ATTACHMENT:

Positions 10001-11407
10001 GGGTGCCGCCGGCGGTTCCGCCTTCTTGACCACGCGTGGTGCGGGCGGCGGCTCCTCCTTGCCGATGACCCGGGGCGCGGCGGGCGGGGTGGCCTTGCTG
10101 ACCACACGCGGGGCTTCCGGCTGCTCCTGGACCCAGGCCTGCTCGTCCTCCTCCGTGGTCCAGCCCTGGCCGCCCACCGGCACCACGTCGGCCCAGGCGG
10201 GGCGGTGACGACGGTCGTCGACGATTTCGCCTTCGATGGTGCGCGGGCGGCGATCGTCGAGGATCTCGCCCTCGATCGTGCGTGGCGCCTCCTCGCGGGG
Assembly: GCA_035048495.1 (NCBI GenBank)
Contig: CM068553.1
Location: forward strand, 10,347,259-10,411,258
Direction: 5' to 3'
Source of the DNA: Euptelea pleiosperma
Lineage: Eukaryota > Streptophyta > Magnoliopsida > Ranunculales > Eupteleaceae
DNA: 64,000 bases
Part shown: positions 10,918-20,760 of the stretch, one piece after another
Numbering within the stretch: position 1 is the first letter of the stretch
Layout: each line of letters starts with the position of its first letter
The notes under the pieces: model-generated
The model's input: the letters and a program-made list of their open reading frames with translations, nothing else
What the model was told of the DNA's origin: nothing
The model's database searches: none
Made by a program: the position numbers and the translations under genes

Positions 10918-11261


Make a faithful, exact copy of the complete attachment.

Positions 10001-11407
10001 GGGTGCCGCCGGCGGTTCCGCCTTCTTGACCACGCGTGGTGCGGGCGGCGGCTCCTCCTTGCCGATGACCCGGGGCGCGGCGGGCGGGGTGGCCTTGCTG
10101 ACCACACGCGGGGCTTCCGGCTGCTCCTGGACCCAGGCCTGCTCGTCCTCCTCCGTGGTCCAGCCCTGGCCGCCCACCGGCACCACGTCGGCCCAGGCGG
10201 GGCGGTGACGACGGTCGTCGACGATTTCGCCTTCGATGGTGCGCGGGCGGCGATCGTCGAGGATCTCGCCCTCGATCGTGCGTGGCGCCTCCTCGCGGGG
Assembly: GCA_035048495.1 (NCBI GenBank)
Contig: CM068553.1
Location: forward strand, 10,347,259-10,411,258
Direction: 5' to 3'
Source of the DNA: Euptelea pleiosperma
Lineage: Eukaryota > Streptophyta > Magnoliopsida > Ranunculales > Eupteleaceae
DNA: 64,000 bases
Part shown: positions 10,918-20,760 of the stretch, one piece after another
Numbering within the stretch: position 1 is the first letter of the stretch
Layout: each line of letters starts with the position of its first letter
The notes under the pieces: model-generated
The model's input: the letters and a program-made list of their open reading frames with translations, nothing else
What the model was told of the DNA's origin: nothing
The model's database searches: none
Made by a program: the position numbers and the translations under genes

Positions 10918-11261